Mrs Gertrude Roberts, for a long time a mystery guest on this table, I now believe to be the widow of the manager of Yorkshire’s notable Saltaire wool mills. She had moved to London in 1919/20 after her husband Bertram had died young at 36, leaving her (at 33) to bring up their four young children – though she was materially comfortable. She would have been in the company of one of the preeminent husband and wife teams in the suffragette movement, Arthur and Kitty Marshall, both 62, respectively the leading legal defender of the suffragettes and their physical bodyguard. They are joined by Dorothy Auld, the 43 year old suffrage organiser (and her unnamed guest), and by Joy Scovell, a modest 25 year old poet gaining experience of the publishing and writing world at Time and Tide. As Dorothy is an organiser we may be on pretty safe ground thinking she was indeed the hostess/convenor of this table, and one short at the time of the printing of the guest list to be able to complete her table of six.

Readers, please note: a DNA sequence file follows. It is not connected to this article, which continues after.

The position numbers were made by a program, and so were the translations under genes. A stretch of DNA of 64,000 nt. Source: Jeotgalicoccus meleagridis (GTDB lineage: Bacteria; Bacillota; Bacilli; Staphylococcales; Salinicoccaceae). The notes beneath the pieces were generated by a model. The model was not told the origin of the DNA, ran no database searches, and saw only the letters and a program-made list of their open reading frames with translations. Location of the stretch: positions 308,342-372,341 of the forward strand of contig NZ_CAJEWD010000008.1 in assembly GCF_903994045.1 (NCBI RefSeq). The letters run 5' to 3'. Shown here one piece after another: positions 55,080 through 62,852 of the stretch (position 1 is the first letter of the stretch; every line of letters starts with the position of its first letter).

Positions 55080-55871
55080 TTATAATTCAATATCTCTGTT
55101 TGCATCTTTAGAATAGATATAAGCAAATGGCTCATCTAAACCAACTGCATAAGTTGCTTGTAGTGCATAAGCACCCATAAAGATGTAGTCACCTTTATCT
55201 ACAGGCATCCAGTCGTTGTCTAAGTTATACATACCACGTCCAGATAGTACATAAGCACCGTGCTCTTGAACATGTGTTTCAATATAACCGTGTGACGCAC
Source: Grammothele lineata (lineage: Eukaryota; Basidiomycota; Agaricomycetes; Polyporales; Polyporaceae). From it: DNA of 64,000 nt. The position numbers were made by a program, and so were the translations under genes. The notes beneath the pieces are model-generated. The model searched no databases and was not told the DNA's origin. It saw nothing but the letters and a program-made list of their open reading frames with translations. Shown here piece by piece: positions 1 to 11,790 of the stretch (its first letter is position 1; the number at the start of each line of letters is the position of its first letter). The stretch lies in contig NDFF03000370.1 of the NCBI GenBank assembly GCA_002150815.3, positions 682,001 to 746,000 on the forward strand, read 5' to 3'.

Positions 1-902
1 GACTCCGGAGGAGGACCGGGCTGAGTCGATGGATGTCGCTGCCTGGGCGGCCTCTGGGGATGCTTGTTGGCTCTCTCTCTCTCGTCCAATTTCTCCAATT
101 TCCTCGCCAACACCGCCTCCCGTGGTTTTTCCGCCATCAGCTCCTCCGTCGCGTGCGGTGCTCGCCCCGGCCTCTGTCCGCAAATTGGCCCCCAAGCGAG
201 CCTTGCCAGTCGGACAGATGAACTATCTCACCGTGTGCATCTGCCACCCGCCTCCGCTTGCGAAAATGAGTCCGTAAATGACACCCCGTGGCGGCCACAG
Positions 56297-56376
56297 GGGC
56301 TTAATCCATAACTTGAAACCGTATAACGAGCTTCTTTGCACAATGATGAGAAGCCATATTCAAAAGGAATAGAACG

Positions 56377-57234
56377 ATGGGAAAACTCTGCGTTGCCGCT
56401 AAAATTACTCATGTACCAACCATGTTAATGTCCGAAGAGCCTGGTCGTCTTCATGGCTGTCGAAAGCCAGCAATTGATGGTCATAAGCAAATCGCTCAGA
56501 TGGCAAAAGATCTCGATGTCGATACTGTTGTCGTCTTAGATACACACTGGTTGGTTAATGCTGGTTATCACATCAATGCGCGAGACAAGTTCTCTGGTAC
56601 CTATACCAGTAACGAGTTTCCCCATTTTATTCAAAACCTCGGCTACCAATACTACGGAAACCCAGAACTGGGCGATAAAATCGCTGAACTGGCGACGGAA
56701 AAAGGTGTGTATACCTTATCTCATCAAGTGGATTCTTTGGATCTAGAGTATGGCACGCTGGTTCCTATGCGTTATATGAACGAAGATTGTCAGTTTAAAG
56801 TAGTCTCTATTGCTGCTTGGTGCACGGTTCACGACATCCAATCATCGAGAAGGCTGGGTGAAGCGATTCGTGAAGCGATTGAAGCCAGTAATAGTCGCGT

Arthur and Kitty Marshall and Dorothy Auld would undoubtedly be known to each other. Kitty, leader of Mrs Pankhurst’s Bodyguard, was imprisoned in 1910 on the notorious Black November Day, along with, amongst others, fellow dinner guests Florence McFarlane and Winifred Mayo. Kitty’s husband Arthur was the solicitor defending many suffragettes including Mrs Pankhurst. Though many of this network were serial attendees at dinners and meetings there was quite a unique grouping of suffragettes and suffragists at the dinner. Whether or not they were already acquainted with Mrs Roberts is as yet still a mystery.
Joy Scovell was not yet someone in the limelight and that she now features in the Oxford Dictionary of National Biography speaks to her impact despite her modesty: “I have had a fairly ordinary life I think, with normal experiences”.